McGinty became as synonymous with the streets of Dublin as Bang Bang or Lord Mayor Alfie Byrne, but he was not a Dubliner. Born in Scotland in 1952, he arrived in Dublin from Glasgow in 1976, having been involved in theatre and street performance there. He himself later remembered that “I went to university to become a chartered accountant. I don’t know why. Anyway, I didn’t last very long there. I collected the grant for the two years and I got very involved in theatre.”  He took a job with the National College of Art and Design, as a nude model of all things, but quickly found a better calling, donning make up and costume and taking up a sort of residence at the Dandelion market, at the site of what is today the Stephen’s Green Shopping Centre. Thom became the ‘Dandelion Clown’, standing mute and motionless in the attire of a joker, and in his own words he was “a colourful pseudo-beggar.”

He retained a great grá for theatre in its more traditional form,  even launching a theatre company in the west of Ireland and taking to the stage in Dublin in a number of high profile productions, but street performances became his forte. The name Diceman stuck, and came from The Diceman games shop, which was located for some years on Grafton Street before moving to South Anne Street. They were just one of many Dublin businesses who hired him to promote their goods in whatever fancy dress took his fancy.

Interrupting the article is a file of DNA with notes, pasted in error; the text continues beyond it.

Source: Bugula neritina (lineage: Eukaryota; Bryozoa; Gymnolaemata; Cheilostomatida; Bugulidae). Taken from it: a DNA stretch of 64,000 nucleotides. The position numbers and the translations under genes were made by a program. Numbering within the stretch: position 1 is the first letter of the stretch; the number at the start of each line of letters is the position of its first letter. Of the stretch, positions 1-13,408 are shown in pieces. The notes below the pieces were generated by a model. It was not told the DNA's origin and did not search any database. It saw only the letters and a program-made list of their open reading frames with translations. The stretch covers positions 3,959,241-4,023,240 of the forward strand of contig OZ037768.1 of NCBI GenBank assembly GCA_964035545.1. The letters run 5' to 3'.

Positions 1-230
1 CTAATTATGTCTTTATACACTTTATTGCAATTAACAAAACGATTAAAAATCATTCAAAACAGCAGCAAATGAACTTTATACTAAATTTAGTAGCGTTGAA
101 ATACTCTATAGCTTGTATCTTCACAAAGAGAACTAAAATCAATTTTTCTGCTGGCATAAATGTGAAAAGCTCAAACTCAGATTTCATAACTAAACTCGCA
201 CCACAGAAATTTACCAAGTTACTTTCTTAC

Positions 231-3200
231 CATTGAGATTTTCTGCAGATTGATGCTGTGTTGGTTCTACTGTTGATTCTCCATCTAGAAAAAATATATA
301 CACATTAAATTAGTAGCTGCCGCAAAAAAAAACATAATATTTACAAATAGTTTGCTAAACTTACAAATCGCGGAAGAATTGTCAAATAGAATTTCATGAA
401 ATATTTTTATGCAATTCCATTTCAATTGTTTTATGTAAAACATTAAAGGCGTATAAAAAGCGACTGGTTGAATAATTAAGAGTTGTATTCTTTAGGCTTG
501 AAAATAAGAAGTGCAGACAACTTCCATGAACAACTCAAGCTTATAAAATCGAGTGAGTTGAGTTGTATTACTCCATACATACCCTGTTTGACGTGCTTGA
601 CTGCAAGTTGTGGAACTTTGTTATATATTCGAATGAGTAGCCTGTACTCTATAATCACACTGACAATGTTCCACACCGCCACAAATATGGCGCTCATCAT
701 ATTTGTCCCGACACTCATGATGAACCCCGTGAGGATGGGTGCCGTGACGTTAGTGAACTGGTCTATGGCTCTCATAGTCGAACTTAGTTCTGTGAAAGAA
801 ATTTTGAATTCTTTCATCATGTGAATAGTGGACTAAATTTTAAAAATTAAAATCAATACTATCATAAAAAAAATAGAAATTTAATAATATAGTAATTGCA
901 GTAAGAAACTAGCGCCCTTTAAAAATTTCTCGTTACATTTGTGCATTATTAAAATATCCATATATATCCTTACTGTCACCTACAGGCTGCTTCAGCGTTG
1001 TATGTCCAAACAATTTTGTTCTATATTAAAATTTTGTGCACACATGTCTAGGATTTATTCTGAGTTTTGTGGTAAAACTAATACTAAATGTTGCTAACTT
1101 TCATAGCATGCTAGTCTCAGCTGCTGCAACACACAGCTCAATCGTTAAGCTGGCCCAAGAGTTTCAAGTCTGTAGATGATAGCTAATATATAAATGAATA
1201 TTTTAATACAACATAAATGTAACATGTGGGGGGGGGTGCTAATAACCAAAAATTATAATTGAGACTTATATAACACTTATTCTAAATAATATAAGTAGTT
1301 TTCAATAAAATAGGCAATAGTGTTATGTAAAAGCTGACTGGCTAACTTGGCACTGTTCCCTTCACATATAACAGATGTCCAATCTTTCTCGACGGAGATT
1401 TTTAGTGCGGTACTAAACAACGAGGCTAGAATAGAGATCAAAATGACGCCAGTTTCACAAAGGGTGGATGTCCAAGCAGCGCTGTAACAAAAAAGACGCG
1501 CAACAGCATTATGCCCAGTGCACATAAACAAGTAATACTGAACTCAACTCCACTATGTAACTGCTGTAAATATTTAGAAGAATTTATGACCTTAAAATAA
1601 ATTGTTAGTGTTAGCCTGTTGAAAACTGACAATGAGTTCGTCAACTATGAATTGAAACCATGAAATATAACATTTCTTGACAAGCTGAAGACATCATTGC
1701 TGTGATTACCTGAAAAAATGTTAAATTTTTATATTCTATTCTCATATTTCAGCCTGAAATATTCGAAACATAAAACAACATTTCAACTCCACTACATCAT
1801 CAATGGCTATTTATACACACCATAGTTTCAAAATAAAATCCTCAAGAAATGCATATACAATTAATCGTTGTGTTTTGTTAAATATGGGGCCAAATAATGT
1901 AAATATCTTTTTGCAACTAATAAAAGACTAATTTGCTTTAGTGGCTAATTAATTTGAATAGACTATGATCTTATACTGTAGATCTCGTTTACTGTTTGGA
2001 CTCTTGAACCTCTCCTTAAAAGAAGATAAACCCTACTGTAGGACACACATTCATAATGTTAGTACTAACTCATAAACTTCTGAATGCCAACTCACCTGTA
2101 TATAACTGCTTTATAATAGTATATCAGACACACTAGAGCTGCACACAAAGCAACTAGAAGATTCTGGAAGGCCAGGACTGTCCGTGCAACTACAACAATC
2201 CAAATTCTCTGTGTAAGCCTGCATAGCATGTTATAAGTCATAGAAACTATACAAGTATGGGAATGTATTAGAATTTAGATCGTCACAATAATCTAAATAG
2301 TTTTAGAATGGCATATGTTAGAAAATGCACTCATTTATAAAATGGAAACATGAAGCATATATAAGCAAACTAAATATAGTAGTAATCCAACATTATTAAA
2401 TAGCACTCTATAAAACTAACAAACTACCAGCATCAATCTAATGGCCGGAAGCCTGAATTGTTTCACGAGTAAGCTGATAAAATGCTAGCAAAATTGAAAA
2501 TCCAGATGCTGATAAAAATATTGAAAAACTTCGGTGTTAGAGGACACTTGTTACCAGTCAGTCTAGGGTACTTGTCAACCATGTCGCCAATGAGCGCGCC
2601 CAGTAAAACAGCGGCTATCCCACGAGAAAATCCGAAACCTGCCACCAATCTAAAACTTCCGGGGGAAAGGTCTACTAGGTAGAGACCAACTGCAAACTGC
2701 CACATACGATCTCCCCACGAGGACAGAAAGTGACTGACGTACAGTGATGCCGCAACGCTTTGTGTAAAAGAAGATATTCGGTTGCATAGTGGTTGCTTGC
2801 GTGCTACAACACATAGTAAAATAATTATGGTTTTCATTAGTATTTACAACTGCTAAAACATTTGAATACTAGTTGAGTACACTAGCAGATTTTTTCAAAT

The legality of it all was up in the air, and sometimes he caused quite the scene, leading Gardaí to move him on. He developed a great routine of moving on at the pace of a snail, if not slower, which annoyed more than one on duty Garda but which crowds found hilarious. In his own words.  “I used to be totally still, but the guards said I was causing an obstruction and I thought I was totally fecked. So then the walk was developed to retain the statuesqueness and at the same time still be on the move. The walk is held up in Zen Buddist circles as the classic example of Zen walking.”

Often, Grafton Street was so captivated by him that things just stopped. While today the street is often occupied by buskers playing the same contemporary songs, this was wonderful because of its unpredictability. The great poet Brendan Kennelly nailed it: